Briefing Book

Briefing Book

Playing the field. Navy Department officials want Navy-Marine Corps Intranet bidders to propose non-DISN systems for long-haul communications, along with proposals that would use the Defense Information Systems Network, Rear Adm. Richard Mayo said.

'We have to examine performance and the costs of proposals, and any non-DISN systems proposed must be compatible with DISN,' said Mayo, the Navy's director of space, information warfare, command and control. The NMCI request for proposals will be issued by the end of the month, he said.

Mobile code. National Security Agency officials are investigating personal firewall technology, which would protect Defense Department and intelligence agency users from mobile-code security problems, said Marvin J. Langston, DOD's deputy chief information officer.

'We haven't found any way of disrupting the malicious use of Microsoft ActiveX and Netscape JavaScript to alter or delete records when mobile code is being relayed between a Web browser and a server,' Langston said.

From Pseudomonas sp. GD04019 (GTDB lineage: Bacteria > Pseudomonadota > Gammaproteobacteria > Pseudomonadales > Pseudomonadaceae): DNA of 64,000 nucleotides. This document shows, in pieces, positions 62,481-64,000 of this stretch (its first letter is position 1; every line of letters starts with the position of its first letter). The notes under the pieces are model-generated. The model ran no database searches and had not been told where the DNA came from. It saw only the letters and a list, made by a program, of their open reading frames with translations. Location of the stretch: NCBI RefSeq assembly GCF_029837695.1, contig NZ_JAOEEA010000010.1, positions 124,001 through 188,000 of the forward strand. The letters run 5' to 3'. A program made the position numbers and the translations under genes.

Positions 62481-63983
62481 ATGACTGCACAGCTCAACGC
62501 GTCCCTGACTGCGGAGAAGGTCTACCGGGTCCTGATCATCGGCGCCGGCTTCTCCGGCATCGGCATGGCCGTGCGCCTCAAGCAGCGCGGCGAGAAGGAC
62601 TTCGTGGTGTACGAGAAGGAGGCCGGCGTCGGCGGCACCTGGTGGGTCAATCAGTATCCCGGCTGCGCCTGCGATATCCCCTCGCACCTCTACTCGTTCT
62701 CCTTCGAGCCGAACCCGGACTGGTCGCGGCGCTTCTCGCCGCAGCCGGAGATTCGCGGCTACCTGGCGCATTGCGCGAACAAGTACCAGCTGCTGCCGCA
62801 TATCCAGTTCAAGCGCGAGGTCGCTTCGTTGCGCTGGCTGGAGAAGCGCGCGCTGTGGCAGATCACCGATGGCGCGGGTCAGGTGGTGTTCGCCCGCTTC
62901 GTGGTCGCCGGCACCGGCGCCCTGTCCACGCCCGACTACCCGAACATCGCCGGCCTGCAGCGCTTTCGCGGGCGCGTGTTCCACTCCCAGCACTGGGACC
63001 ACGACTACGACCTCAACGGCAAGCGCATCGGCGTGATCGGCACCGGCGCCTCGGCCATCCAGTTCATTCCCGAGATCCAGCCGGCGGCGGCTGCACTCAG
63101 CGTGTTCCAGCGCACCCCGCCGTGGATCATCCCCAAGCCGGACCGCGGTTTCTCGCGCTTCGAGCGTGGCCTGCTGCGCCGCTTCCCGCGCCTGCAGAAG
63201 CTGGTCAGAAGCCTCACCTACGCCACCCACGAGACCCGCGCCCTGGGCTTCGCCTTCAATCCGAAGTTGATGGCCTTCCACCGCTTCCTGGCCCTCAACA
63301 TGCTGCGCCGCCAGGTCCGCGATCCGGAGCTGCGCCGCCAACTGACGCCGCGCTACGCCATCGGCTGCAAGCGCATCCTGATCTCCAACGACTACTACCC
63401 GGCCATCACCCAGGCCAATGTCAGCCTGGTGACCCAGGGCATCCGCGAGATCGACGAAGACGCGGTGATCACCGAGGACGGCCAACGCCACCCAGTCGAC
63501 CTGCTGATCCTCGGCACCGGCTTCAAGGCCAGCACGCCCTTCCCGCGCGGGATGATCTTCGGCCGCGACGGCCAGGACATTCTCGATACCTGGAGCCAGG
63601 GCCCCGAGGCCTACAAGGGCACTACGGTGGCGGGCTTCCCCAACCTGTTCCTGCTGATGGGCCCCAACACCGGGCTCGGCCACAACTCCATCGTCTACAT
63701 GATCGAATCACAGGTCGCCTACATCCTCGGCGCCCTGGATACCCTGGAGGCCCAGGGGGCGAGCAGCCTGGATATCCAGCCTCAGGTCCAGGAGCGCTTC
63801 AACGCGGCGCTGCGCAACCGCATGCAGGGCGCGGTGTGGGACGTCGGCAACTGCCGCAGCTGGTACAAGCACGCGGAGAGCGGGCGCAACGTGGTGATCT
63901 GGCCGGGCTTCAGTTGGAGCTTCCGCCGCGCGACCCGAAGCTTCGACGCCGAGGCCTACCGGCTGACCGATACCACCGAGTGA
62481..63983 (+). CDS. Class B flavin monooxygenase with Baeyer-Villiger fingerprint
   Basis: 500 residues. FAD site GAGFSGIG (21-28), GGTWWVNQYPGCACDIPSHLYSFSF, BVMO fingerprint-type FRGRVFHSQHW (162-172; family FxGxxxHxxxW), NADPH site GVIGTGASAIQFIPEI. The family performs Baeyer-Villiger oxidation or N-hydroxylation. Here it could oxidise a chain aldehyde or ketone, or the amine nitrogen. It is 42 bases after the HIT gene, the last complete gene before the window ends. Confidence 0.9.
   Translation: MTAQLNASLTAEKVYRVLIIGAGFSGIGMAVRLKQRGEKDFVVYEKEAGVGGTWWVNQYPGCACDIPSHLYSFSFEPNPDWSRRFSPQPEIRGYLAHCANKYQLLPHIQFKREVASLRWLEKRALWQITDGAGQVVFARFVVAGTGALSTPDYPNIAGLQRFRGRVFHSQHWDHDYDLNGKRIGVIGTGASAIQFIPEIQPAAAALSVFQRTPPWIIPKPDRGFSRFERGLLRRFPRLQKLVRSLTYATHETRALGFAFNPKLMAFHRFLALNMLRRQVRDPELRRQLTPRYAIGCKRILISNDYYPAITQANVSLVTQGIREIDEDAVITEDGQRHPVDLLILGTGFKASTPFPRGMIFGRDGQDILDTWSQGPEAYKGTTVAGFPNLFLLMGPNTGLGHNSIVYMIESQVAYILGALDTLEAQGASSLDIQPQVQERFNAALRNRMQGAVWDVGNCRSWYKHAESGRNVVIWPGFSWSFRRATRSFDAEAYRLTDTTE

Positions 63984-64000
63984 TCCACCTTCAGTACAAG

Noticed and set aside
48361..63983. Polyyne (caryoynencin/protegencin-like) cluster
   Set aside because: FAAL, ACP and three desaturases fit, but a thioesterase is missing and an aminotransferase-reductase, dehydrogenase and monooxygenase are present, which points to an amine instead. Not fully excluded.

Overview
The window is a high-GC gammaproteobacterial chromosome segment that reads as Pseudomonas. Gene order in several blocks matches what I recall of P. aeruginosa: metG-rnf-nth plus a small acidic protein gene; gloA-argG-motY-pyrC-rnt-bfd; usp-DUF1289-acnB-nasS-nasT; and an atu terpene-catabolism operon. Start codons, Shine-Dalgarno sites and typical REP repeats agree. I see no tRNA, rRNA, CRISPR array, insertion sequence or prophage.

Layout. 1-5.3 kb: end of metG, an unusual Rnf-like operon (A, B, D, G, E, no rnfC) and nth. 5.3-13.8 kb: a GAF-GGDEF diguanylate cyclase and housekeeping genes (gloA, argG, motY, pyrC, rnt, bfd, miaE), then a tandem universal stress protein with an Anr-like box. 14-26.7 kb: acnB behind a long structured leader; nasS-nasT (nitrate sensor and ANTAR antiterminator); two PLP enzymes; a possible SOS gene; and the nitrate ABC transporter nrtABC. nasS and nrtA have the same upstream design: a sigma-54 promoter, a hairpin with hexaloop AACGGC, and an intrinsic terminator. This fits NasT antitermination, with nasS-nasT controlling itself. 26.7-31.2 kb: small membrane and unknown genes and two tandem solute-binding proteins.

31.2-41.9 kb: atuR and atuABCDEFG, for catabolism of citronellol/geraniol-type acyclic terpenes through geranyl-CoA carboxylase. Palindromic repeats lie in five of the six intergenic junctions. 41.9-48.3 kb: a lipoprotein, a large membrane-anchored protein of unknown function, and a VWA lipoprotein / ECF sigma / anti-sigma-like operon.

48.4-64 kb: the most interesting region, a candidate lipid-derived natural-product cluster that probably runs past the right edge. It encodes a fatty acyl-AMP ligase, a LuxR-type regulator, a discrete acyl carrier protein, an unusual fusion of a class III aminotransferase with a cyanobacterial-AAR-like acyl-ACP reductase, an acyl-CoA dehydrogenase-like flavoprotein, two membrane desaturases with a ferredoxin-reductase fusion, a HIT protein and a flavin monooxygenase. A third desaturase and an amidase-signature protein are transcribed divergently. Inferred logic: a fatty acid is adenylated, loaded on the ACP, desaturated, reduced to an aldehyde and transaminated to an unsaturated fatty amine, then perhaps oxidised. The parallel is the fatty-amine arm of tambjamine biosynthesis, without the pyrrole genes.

The Office of the Secretary of Defense's information assurance panel'working with Air Force Lt. Gen. John L. Woodward Jr., director of the command, control, communications and computer systems directorate of the Joint Chiefs of Staff'is designing long-term and short-term solutions. Options could include a mobile-code ban signed by the end of the year by DOD CIO Arthur L. Money.

Byte the bullet.Two years ago, Maj. James Cummiskey tried to make a Marine colonel understand the importance of notebook PCs during field operations.

But the colonel responded, 'Major, when my map takes a bullet, at least I still have a map. When a notebook takes a bullet, you just have a paperweight.'

Cummiskey, the mobile computing project officer for the Marine Corps Tactical Systems Support Activity at Camp Pendleton, Calif., answered, 'Yes, sir. But if the colonel takes a bullet, all we would have is a corpse.'

The moral? Just because things can break in combat doesn't mean they should not be used, Cummiskey said.

His story, during a speech last month at the Navy Connecting Technology conference in San Diego, drew laughter.

Y2K buy. Defense Contract Management Command officials, for their year 2000 readiness effort and Defense Message System rollout, have bought about 4,000 Compaq Deskpro 590 PCs, said Kimberly Taylor, acquisition systems manager for DCMC West in Carson, Calif. DCMC is part of the Defense Logistics Agency.

'It was difficult to get PCs that can take Fortezza cards,' Taylor said.

'Bill Murray

Internet: [email protected]


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